The other day I was listening to the Writing Excuses podcast in which they interviewed Charlie Holmberg, who said she had finished nine novels before she sold one. That was mildly worrying, as I'm currently pitching The Thing in the Woods (got a full-manuscript request from an agent who's an AAR member ten minutes after querying, although he ultimately rejected it) and seriously considering indie-publishing Battle for the Wastelands in hopes of being like Marko Kloos (parleyed independent novel Terms of Enlistment into multiple-book deal with 47 North) or Chris Nuttall (successful independent writer). Both Battle and Thing are my first finished original novels. I'd rather not have to write between three and six more that never see the light of day--when I make something, I generally like the ideas, characters, etc. too much just to toss them.
There's a term for books that never escape the drawer--"trunk novels." I've got one writer friend who has a book (that to me sounded really cool) she was told was "fatally flawed" that's never going to see the light of day, plus a second finished novel that doesn't seem like it's going anywhere either. I've also heard the "my first, second, third, etc. novel didn't sell either" from a bunch of different writers.
It turns out I've got a fair number of those myself. The main difference being, however, that they're not actually finished.
Darkness in the North-This one I actually started writing in high school, with one of my friends really liking the prologue. It has some interesting concepts, including the idea of a revolutionary republic in a fantasy world (which the Powder Mage novels like A Promise of Blood get into) and how a coed military (of said republic) might function. I was outlining it and it turned into a rambling mess, but the prologue did eventually see the light of day as one of the stories in Flashing Steel, Flashing Fire. Other than that prologue, nothing from this is likely to see the light of day. 14,750 words.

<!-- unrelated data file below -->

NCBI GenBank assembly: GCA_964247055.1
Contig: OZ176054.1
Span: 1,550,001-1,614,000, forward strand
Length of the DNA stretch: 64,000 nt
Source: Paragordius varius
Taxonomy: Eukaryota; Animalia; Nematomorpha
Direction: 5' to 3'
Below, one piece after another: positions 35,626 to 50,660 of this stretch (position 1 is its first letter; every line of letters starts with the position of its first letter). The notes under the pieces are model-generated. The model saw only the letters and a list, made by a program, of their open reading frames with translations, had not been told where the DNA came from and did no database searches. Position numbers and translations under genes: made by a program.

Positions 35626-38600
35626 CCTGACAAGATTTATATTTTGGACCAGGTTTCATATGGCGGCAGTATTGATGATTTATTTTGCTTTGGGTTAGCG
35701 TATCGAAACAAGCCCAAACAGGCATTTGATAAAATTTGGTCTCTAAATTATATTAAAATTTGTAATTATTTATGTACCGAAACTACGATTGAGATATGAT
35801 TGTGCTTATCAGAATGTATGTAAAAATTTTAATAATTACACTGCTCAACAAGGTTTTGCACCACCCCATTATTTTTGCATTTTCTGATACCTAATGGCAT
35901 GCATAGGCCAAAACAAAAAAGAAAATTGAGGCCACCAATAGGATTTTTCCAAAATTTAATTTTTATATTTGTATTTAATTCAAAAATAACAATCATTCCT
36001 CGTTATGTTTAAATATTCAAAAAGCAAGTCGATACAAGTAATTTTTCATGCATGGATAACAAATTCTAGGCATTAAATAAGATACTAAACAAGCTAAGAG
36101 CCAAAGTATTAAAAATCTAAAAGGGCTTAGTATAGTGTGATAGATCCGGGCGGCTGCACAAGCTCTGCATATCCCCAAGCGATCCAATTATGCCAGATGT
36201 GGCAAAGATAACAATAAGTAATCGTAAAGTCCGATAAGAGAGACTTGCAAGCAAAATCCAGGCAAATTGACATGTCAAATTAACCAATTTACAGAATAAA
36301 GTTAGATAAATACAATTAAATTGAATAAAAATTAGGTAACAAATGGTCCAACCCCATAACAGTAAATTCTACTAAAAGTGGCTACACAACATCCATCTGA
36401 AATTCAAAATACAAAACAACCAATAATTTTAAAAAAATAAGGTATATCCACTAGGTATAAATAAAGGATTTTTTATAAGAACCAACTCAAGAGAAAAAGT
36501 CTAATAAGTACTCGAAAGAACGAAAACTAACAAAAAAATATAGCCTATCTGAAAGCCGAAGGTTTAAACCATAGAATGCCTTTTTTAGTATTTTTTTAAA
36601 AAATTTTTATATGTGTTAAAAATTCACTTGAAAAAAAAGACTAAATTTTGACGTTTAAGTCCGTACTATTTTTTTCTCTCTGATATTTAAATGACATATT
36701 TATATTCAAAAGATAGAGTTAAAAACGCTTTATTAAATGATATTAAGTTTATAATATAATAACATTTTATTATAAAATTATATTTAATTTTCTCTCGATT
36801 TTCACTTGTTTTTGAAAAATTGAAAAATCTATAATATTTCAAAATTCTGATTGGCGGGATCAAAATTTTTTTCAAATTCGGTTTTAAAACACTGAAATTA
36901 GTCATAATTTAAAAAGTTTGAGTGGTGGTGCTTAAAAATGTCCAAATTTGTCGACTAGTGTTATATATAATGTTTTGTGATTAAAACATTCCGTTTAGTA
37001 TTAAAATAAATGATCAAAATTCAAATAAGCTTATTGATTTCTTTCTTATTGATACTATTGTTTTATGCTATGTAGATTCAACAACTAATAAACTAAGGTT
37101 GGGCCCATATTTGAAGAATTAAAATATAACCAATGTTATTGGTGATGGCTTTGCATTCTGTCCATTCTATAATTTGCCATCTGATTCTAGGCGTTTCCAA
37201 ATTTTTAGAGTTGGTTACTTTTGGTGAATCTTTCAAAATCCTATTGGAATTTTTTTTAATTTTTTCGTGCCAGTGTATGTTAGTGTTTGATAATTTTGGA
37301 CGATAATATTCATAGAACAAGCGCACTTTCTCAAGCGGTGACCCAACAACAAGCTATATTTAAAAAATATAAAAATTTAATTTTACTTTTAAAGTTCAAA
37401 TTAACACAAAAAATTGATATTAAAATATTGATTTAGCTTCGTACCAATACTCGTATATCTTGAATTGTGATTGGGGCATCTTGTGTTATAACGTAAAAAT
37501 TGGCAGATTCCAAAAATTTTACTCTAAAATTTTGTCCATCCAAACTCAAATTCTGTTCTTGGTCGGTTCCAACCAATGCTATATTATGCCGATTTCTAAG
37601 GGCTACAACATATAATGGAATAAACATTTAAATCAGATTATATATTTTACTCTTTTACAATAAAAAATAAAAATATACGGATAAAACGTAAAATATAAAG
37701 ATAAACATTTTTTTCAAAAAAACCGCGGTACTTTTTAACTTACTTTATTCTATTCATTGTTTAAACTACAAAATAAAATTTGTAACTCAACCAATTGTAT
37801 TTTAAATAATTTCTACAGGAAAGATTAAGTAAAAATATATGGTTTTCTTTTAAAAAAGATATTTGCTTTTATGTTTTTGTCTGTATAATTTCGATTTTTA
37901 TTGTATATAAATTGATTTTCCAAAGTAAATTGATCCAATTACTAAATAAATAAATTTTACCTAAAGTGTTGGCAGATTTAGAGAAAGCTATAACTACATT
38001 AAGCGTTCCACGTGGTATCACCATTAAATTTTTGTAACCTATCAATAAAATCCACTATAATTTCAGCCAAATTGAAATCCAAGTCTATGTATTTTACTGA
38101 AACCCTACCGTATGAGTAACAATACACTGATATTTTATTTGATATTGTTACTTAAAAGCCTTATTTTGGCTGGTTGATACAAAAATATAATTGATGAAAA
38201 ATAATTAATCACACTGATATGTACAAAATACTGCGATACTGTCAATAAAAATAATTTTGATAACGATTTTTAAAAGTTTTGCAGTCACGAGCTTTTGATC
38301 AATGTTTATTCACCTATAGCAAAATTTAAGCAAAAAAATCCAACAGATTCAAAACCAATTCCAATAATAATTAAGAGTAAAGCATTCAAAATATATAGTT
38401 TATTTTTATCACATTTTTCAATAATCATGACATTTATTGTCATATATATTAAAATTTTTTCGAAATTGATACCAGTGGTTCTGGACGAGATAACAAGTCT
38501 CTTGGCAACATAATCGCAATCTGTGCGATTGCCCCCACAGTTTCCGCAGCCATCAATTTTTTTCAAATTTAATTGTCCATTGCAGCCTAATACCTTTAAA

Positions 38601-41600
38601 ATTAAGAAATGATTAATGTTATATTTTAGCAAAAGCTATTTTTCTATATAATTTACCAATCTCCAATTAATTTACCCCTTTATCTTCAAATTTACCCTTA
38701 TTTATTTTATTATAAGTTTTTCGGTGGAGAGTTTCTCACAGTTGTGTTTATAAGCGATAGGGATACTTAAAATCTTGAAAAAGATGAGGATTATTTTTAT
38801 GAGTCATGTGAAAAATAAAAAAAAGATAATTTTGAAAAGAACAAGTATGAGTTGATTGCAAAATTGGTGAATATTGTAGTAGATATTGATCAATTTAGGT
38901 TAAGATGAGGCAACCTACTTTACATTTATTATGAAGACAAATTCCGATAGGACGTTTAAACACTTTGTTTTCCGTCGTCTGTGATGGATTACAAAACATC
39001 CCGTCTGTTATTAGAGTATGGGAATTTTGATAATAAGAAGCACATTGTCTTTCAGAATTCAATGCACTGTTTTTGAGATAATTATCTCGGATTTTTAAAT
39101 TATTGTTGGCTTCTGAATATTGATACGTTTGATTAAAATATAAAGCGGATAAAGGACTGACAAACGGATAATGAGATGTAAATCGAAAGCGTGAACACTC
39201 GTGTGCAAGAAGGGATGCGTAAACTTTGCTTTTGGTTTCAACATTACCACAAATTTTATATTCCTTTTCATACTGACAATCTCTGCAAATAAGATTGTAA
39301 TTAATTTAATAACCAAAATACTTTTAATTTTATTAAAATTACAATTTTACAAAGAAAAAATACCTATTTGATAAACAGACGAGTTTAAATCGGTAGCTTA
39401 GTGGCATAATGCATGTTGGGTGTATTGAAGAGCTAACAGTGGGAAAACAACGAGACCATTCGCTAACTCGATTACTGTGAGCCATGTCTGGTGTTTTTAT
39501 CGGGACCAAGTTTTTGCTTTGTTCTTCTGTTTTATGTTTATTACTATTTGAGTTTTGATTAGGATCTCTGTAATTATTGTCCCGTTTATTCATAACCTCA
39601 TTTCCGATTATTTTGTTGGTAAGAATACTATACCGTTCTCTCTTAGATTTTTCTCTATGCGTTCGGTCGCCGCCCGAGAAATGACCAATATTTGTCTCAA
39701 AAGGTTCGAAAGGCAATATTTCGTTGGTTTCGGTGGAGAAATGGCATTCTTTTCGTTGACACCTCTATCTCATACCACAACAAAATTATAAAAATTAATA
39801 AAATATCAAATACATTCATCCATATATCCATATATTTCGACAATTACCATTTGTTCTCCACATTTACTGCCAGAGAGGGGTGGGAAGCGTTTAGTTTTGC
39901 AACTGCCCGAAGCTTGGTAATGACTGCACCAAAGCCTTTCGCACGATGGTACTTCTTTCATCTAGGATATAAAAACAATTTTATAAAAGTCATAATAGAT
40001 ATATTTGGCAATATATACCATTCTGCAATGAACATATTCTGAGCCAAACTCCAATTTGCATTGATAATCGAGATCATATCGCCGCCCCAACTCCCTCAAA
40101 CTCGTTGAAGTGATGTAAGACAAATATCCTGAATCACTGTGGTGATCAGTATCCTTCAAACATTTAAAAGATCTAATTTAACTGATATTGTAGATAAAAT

Seventeen Sons-This one I remember writing in college (my college ministry had a writing group as part of its arts division) and bringing before my secular writing group at least in part some time after I graduated. It involves a half-demon who's getting hunted by a religious order despite not being a bad guy at all. After his girlfriend is killed by mistake, he wages a one-man counteroffensive, only to unintentionally help his evil father carry out his plans for invading the mortal realm. This in turn necessitates allying with his old enemies. Perhaps it'll get "reimagined," but in its current form isn't going anywhere. 22,964 words.
The American Principate-I'm generally a conservative, but there was a lot of stuff about the Bush Administration I came to dislike. Think the Patriot Act, the Transportation Security Agency, citizens getting interned without trial, etc, all to the applause of people who would have been outraged if Bill Clinton did it. A wise man named Randolph Bourne once said that, "War is the health of the State" and Founding Father James Madison said that if tyranny and oppression came to America, it would be in the guise of fighting a foreign enemy. And there's this questionable quote ostensibly from Julius Caesar.
So I decided to adapt the fall of the Roman Republic and the establishment of the Roman Empire to American circumstances, with a faux George W. Bush as Julius Caesar, an illegal war with Iran as the crossing of the Rubicon, faux Ron Paul as Brutus, and ultimately faux Dick Cheney (whom I dislike much, much more than Bush) as Caesar Augustus. Here's some more detail. The manuscript is full of early-2000s zeitgeist and even some flirtation with questionable economics--there's the implication that the war with Iran had to do with the country deciding to sell oil in Euros and the United States ends up a financial vassal of China. As such the window of opportunity to write it would have been in 2004-2006 or so. Too late now. 2,769 words.